Designing retail hardware packaging vs supermarket FMCG packaging
There’s a big differences between designing retail hardware packaging and a FMCG supermarket shelf
FMCG Decisions are made in a matter of seconds
We all know the famous statistic that reads you have 10 seconds to get your customers attention in the grocery aisle and have them choose your product. So, you design for this. With simple packs communicating the key pieces of information shoppers are seeking and in the right order (or at least, well designed packs do this).
Not so in retail hardware
This is simply not the case in retail hardware. Think about it, most purchases in the home improvement market are a far more considered purchase (majority of the time).
DIY market shoppers are often seeking advice on what product to purchase but also how to use it. More often than not, DIY consumers will conduct research online and visit the store several times prior to making a purchase. Think about this in terms of your own experiences with DIY or a maybe a friends experience. I challenge you to find someone who doesn’t fit this pattern (unless of course you know a builder).
Job complexity = Decision complexity
By nature of the complexity of the job at hand, purchasing in hardware is often a more highly involved decision making process than an impulse/habit driven grocery shop. As a marketer you need to be aware of this.
The job of your packaging design is to support your consumer in their decision making process. Your packaging design needs to assist them in their education and make them feel comfortable making their decision.
Features and benefits need to do the heavy lifting
In the home improvement or retail hardware market consumers rely more heavily on your features and benefits. So it’s important you’ve considered these carefully, both in terms of language used and what you’re saying. Your packaging design for retail hardware needs to do far more heavy lifting.
Don’t go using a heap of industry jargon if your target market is an inexperienced DIY user. Talk to them using words they understand. Put yourself in their shoes and think about what questions they might have about the task they’re wanting to perform. Can questions be answered in your features and benefits?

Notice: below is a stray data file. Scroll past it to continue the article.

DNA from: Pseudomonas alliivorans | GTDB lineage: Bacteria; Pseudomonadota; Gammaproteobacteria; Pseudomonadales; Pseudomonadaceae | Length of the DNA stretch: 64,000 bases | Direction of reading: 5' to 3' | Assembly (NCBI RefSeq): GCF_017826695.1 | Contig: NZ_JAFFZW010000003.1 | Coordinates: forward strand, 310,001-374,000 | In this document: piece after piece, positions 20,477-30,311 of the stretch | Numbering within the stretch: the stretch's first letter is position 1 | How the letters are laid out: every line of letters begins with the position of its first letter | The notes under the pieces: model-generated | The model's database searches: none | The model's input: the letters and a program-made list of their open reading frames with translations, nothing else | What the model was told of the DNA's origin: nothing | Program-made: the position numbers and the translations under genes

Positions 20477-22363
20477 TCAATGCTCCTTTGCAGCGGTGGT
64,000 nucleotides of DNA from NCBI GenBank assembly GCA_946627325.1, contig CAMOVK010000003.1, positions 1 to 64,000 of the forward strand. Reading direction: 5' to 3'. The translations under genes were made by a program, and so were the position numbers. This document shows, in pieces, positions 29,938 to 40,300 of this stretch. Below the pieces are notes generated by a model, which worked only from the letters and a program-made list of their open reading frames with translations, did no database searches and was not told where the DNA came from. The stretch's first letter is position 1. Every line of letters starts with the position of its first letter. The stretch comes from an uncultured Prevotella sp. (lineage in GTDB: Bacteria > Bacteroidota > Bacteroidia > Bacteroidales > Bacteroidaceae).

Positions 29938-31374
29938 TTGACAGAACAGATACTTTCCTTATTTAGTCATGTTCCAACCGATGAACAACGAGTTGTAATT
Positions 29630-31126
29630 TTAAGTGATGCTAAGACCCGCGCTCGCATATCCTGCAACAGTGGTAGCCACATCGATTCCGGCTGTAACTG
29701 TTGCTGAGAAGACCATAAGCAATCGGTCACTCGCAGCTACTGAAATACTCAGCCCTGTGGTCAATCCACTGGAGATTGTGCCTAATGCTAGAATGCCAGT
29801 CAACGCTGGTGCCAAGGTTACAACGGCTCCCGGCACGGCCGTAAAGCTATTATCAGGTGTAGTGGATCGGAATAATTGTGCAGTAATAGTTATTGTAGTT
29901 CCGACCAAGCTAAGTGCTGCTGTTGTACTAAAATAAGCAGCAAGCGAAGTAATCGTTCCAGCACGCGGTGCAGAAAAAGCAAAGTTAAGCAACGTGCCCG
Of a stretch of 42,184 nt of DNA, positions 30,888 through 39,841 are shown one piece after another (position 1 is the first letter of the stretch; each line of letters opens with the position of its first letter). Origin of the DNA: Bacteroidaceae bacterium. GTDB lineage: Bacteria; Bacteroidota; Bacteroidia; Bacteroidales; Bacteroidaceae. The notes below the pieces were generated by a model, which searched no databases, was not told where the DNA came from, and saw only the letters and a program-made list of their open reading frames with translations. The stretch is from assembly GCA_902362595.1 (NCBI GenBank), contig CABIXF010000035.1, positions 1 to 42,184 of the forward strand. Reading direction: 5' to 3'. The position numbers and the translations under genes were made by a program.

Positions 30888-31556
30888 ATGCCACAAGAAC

Be conscious the terminology you’re using on pack isn’t common industry jargon. Alternatively if your aim is to sell to tradesman, make sure you use that terminology. Basically, think about who you’re selling to and then tailor the language on pack specifically for them.
Know your audience
Of course this is marketing 101 knowing your target audience. In saying this, it’s amazing how often one can pick up a product with trade language packaging and yet the marketer expects it still to sell in a retail environment. This is a common pitfall. You need to be clear on whether you’re talking to a DIY (do it yourself) audience or a DIFM (do it for me), or indeed it could be a combination of both. Determine which is your primary audience?
It’s important to understand this as it will influence the way the packaging is designed from graphics all the way through to the copy.
An example: Designing retail hardware packaging
Let’s say you have a product that is currently sold in a specialist trade centre, well then it’s most likely that your packaging will probably be as cost effective as possible. Brown cardboard, one colour print, mandatory information only on pack etc. This is because this is all you really need. The people purchasing your product are well versed in the industry. They understand how to use it, where to use it and why you would purchase it over a competitor. Meaning your packaging isn’t actually the salesman, your brand’s reputation amongst the trade market and your relationship with trade stores does the selling for you.
That said, if you were to then take that product and put it straight in its current “trade pack” directly into a retail hardware store, like a Bunnings, and then expect a young couple with no renovation experience to select it for their new bathroom, your chances are slim. Your packaging needs to work harder in this instance. You pack needs to provide comfort to the prospective buyers. The pack needs to communicate what the product does, where you use it and why you would use it over a competitor.